The present study introduced a new parcellation method of the OFC, one largely based on sulcal information. The parcellation of OFC into three subregions revealed regionally specific patterns of OFC volume deficit in schizophrenia, with a smaller MiOG volume in schizophrenia, one not associated with the OFC sulcogyral pattern, although the pattern differed in the two groups. Additionally, within the smaller MiOG of the schizophrenia group, a VBM analysis of probability maps indicated the left anterior MiOG (area 11) was most robustly decreased compared to control group. We note here that, although left and right MiOG volumes clearly showed marked group differences, these differences were not sufficient to be diagnostic of schizophrenia. Smaller right MiOG volumes within the schizophrenia group were associated with a longer duration of illness, while a smaller left MiOG volume was associated with more severe positive formal thought disorder symptoms. Within the HC group, larger right MiOG volume was associated with better performance in the IGT, as well as higher general intelligence, independently. To our knowledge, this is the first report of a significant association between OFC volume and IGT performance.
Most of the previous OFC volumetry defined the OFC as a single ROI covering the entire ventral prefrontal surface, while some others (Crespo-Facorro et al., 1999
; Lacerda et al., 2003
; Ballmaier et al., 2004
) divided the OFC region into GR and other orbitofrontal region using the olfactory sulcus, the clearest orbitofrontal sulcus, as a boundary sulcus. The present parcellation approach made each OFC ROI less heterogeneous in terms of cytoarchitecture (Ongur et al., 2003
), compared to a single ROI covering the entire ventral prefrontal surface. For example, our LOG ROI exclusively contained a part of area 47 and our MiOG ROI successfully excluded most parts of area 10 including area 11 and area 13. To address the ambiguity of the lateral boundary issue, a highly geometric method has been previously applied in order to evaluate the OFC volume (Lacerda et al., 2003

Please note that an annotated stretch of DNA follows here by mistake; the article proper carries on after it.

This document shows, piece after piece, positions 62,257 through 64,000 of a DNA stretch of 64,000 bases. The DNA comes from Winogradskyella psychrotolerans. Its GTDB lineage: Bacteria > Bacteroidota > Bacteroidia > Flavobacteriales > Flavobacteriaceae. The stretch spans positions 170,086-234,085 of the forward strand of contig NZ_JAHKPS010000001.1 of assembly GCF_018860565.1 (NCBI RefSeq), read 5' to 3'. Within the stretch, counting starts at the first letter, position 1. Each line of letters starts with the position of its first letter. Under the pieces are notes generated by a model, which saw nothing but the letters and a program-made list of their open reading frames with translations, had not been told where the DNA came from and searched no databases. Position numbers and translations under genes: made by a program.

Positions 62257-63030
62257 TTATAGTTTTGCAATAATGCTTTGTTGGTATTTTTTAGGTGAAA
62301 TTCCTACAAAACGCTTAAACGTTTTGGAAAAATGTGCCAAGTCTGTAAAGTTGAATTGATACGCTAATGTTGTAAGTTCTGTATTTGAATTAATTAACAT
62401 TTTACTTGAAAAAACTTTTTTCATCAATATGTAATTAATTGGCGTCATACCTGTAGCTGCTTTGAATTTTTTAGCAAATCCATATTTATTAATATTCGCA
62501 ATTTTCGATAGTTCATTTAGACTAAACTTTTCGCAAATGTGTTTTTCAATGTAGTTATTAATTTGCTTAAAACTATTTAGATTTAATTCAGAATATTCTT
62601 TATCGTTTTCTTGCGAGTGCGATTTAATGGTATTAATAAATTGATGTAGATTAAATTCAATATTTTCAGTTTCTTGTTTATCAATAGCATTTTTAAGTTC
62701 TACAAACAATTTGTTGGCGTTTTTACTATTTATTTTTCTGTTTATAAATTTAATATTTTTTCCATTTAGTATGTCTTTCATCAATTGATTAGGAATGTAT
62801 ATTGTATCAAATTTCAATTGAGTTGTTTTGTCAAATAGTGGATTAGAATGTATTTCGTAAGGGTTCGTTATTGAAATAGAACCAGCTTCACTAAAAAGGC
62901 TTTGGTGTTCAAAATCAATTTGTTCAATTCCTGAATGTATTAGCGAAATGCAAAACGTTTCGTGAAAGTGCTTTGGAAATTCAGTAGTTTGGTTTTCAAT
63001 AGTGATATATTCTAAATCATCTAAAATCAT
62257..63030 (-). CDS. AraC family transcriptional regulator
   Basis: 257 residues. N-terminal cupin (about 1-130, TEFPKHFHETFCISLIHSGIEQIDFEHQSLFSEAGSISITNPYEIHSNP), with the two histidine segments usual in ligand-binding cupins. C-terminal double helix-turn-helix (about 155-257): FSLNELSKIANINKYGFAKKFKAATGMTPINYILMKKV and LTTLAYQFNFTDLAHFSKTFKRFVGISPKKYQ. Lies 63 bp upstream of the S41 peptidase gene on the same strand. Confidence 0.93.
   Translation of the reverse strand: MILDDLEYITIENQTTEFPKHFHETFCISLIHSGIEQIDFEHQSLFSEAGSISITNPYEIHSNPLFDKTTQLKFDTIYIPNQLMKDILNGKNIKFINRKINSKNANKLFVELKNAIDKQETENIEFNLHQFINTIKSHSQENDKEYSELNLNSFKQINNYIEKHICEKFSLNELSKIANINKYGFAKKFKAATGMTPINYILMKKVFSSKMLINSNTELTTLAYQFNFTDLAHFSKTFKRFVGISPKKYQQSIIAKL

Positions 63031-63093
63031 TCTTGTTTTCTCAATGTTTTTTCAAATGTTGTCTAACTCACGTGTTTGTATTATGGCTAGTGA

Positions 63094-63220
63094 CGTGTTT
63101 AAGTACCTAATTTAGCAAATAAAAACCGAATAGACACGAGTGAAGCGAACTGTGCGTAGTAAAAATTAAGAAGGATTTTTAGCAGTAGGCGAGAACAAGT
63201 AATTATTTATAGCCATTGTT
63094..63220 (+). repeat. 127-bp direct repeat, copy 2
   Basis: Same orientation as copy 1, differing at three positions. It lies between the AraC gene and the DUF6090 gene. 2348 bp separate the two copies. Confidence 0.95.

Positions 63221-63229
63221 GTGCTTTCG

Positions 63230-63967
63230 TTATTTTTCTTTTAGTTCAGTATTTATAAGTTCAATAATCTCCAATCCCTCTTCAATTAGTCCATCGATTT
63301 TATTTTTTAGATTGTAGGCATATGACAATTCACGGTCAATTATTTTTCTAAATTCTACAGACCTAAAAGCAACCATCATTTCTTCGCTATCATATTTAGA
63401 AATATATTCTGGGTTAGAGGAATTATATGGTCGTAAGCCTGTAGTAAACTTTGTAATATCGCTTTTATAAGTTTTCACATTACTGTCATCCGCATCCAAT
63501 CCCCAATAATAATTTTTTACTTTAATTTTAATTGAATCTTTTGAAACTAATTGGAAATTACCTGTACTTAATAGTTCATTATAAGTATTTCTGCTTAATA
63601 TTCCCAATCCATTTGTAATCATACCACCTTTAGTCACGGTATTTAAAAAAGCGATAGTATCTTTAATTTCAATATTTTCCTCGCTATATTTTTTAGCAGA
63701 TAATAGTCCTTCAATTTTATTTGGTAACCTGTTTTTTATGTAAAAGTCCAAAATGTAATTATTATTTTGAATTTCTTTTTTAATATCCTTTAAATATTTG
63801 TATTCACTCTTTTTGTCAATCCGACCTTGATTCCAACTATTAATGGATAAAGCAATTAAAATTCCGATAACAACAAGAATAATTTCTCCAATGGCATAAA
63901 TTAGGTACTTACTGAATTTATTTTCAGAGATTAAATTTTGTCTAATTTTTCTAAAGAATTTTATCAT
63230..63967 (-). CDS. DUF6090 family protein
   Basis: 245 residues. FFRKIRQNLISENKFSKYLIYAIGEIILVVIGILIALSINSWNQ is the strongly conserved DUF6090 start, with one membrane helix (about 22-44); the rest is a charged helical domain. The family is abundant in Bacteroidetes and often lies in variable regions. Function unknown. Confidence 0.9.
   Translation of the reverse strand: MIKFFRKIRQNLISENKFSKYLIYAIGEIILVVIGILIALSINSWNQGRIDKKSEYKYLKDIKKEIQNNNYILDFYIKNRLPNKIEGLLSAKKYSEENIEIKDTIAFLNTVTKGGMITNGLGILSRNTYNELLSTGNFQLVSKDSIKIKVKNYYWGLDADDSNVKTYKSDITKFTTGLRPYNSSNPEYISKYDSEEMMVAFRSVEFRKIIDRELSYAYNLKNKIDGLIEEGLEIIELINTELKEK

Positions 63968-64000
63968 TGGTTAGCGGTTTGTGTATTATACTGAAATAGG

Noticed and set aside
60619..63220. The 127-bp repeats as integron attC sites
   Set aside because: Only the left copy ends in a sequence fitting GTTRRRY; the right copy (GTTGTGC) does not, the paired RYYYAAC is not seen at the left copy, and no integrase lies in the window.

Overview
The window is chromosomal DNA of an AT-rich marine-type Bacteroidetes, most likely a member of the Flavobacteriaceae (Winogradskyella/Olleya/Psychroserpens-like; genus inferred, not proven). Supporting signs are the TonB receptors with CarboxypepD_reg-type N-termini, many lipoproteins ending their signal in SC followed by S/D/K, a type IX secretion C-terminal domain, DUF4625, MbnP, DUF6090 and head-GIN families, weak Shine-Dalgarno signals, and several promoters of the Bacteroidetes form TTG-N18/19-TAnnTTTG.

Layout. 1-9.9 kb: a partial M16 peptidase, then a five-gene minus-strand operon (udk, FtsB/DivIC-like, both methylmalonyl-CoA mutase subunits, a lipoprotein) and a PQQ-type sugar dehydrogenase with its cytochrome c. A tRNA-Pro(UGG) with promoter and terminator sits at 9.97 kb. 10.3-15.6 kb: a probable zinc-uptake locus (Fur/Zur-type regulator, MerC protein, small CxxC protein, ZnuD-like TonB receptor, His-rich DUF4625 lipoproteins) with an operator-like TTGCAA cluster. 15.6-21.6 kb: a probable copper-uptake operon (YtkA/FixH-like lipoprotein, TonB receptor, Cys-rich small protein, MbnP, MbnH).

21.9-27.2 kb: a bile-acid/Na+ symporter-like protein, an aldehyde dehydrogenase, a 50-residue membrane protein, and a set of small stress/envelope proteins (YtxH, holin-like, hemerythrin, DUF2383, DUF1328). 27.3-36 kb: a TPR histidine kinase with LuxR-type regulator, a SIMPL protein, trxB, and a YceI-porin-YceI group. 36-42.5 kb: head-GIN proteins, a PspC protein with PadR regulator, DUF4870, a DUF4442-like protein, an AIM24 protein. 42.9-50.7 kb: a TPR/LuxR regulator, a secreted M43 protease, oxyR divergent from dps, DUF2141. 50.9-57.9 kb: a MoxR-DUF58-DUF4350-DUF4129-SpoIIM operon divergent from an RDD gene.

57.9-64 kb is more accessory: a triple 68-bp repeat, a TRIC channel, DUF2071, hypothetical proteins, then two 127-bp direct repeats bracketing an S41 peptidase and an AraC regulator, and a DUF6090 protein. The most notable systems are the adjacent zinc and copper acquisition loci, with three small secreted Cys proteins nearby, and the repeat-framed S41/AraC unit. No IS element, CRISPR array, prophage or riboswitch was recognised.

). Although, this geometric method yielded a very high inter-rater reliability of more than 0.99, intuitively, it seems not to be as sensitive to inter-individual anatomical variation as is our own approach. Furthermore, their OFC ROI definition did not include most of area 47 but did include inferior part of frontopolar gyri (area 10) and part of medial wall area of prefrontal cortex, structures that are considered to be outside of the OFC.
To explore the significance of the MiOG volume deficit observed in the schizophrenia group further, we examined other factors, which might be associated with MiOG volume. We previously reported a sulcogyral pattern alteration in the `H-shaped' sulcus in schizophrenic subjects (Nakamura et al., 2007
). In the present dataset, the alteration in the sulcogyral pattern distribution was replicated in the schizophrenia group, possibly reflecting neurodevelopmental alteration or susceptibility to schizophrenia. However, this sulcogyral pattern was not associated with the MiOG volume, indicating that the regional grey matter volume deficit and its sulcogyral pattern alteration were independent. We did find the least common Type III sulcogyral expression, increased in the schizophrenia group, to be associated with a lack of the normal asymmetry in GR volume and smaller ICC volume, suggesting that the Type III expression may reflect a subgroup of schizophrenia patients characterized by more severe neurodevelopmental aberrations than patients without Type III. Although the smaller right MiOG volume was not associated with the patients' age at MRI scan or chlorpromazine-equivalent antipsychotic dosage, the longer the duration of the illness (starting from first hospitalization for psychosis) the smaller the MiOG. Although a longitudinal study will be needed for definitive conclusions, this finding would be compatible with a post-onset, time-dependent progression of volume loss or medication-related volume loss.